from The American Heritage® Dictionary of the English Language, 4th Edition
- n. A mark or quality, as of distinction, individuality, or authenticity: "Federal courts have a certain cachet which state courts lack” ( Christian Science Monitor).
- n. A seal on a document, such as a letter.
- n. A commemorative design stamped on an envelope to mark a postal or philatelic event.
- n. A motto forming part of a postal cancellation.
- n. A kind of wafer capsule formerly used by pharmacists for presenting an unpleasant-tasting drug.
from Wiktionary, Creative Commons Attribution/Share-Alike License
- n. A special characteristic or quality.
- n. A seal, as of a letter.
from the GNU version of the Collaborative International Dictionary of English
- n. A seal, as of a letter.
from The Century Dictionary and Cyclopedia
- n. A seal.
- n. A distinguishing mark or stamp.
- n. In pharmacy, a hollow wafer containing medicine in powder form.
from WordNet 3.0 Copyright 2006 by Princeton University. All rights reserved.
- n. a warrant formerly issued by a French king who could warrant imprisonment or death in a signed letter under his seal
- n. a seal on a letter
- n. an indication of approved or superior status
"High School Musical" and "Spider-Man" 1-3 aside, digits have lost their title cachet, and titles have become indistinguishable brand names.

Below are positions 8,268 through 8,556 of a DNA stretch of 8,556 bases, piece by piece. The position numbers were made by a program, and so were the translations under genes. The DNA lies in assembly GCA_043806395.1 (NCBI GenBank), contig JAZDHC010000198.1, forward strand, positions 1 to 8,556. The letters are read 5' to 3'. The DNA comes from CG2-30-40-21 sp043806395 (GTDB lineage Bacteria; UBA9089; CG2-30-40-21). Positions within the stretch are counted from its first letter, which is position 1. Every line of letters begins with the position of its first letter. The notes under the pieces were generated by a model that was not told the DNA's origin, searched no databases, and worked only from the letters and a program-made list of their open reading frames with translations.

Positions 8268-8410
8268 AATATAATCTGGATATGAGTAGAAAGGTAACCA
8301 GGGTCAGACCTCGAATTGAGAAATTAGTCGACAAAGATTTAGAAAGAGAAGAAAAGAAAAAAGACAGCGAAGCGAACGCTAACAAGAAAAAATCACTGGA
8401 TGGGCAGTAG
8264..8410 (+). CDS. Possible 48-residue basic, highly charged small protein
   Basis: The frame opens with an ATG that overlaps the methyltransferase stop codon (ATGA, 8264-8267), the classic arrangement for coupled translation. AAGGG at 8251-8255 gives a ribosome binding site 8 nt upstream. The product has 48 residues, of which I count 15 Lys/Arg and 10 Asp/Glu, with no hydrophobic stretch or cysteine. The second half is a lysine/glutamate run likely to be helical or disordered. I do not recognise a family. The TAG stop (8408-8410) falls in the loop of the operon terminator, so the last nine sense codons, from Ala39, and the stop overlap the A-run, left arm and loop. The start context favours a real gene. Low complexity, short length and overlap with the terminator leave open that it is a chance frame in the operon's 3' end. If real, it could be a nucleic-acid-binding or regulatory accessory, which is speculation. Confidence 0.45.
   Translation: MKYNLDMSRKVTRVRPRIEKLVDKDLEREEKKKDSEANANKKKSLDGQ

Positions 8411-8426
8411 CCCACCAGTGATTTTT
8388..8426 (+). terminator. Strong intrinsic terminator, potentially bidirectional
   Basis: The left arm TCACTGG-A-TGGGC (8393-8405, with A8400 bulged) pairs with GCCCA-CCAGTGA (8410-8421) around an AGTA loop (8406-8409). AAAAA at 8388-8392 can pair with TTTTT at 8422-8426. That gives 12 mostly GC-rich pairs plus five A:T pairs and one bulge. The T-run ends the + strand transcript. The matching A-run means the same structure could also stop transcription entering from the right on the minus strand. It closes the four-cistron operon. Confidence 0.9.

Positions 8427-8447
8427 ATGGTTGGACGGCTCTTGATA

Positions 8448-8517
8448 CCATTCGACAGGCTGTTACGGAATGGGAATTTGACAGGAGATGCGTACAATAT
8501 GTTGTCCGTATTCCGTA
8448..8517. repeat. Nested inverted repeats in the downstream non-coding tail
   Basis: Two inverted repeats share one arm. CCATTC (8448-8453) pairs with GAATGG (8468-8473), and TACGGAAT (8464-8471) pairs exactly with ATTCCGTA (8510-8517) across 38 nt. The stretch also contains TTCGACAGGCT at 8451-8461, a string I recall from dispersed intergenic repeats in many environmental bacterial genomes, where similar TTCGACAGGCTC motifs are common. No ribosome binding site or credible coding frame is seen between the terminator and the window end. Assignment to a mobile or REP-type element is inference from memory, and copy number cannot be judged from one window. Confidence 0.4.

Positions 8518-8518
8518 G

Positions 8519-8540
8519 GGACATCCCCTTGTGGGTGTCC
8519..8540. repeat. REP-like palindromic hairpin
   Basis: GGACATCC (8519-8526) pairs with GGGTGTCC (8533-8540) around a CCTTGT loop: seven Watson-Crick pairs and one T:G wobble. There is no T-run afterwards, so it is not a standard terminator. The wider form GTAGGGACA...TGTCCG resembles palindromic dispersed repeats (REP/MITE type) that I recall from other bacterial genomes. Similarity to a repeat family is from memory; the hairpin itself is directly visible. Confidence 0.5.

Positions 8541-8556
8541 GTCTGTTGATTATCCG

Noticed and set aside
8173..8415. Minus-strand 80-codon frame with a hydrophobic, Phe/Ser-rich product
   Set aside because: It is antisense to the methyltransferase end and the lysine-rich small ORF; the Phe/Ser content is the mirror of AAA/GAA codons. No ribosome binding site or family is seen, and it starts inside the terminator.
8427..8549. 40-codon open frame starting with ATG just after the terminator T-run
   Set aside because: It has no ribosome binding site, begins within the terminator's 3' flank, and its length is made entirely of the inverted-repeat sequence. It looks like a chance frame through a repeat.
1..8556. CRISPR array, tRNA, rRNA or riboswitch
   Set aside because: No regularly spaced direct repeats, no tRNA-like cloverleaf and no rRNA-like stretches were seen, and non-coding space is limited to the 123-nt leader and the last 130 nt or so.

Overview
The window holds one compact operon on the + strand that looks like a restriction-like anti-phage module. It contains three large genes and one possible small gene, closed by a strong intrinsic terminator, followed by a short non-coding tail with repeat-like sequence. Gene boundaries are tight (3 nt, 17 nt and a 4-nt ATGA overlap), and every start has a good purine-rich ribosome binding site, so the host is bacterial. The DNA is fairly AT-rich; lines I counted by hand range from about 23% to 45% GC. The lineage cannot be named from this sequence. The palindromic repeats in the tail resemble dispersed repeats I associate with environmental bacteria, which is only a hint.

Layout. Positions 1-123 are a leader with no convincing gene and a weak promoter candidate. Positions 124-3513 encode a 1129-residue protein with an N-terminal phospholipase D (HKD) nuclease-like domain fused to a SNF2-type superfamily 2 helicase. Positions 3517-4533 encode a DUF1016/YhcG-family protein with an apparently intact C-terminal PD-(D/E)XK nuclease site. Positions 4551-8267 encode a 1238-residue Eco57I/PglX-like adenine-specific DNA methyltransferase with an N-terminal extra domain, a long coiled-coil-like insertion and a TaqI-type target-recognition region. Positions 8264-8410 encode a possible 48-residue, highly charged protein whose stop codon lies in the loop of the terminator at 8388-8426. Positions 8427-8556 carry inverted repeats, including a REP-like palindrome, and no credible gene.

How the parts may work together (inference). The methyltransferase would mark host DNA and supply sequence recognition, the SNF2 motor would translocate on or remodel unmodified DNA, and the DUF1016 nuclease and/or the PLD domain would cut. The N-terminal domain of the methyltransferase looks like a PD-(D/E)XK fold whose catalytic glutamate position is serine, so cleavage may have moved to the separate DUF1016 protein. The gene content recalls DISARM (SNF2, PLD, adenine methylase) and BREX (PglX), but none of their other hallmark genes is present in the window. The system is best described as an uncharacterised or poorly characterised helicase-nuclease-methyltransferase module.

Paella was a peasant´s and fisherman´s stew of leftovers after market and took on a certain cachet as did bouillabasse in Marseilles and Cioppino in San Francisco but most of these concoctions are mediocre at best unless you identify public places with extraordinary talent in the kitchen.
Selling your work to a publisher that no one will read, making no money on the deal (less than no money really when you consider opportunity costs), and getting the opposite of cachet from the whole thing is no way to begin a career.
My last bike was a BMW, always a nice thing to mention in Japan as the brand cachet is strong, despite the rather more staid UK image, perhaps related to the relative rarity of the bike in Japan.
Social Media makes sense for wine marketing because the cachet is in the smallness.
Many of them had military experience, and this lent a certain cachet to their names: Colonels Townsend Whelen and Charles Askins, Major George C. Nonte, Captain Phil Sharpe.
Unlike in pop music, where early adopters of new technologies can gain long-term cachet by exploiting new sounds and techniques to maximum effect, Photoshop's saving grace has been in the myriad ways its many tacky filters could be adjusted or layered to produce unique and subtle looks, and the best designers distinguished themselves with work that did not speak loudly of Chrome or Craquelure.
Perhaps "universal cachet" is a new metaphor for "fat black cat with breath that could peel the bark off a redwood," because I've definitely got one of those, and she definitely demands respect.
Both teams have a Heisman-trophy caliber quarterback and a moderate amount of preseason hype, but don't necessarily have the name cachet that the SEC super-powers carry.
To give a Club its peculiar "cachet" -- its, so to say, trade-mark -- you require a class of men who make the Club their home, and whose interest it is that all the internal arrangements should be as perfect, as well ordered, and frictionless as may be.
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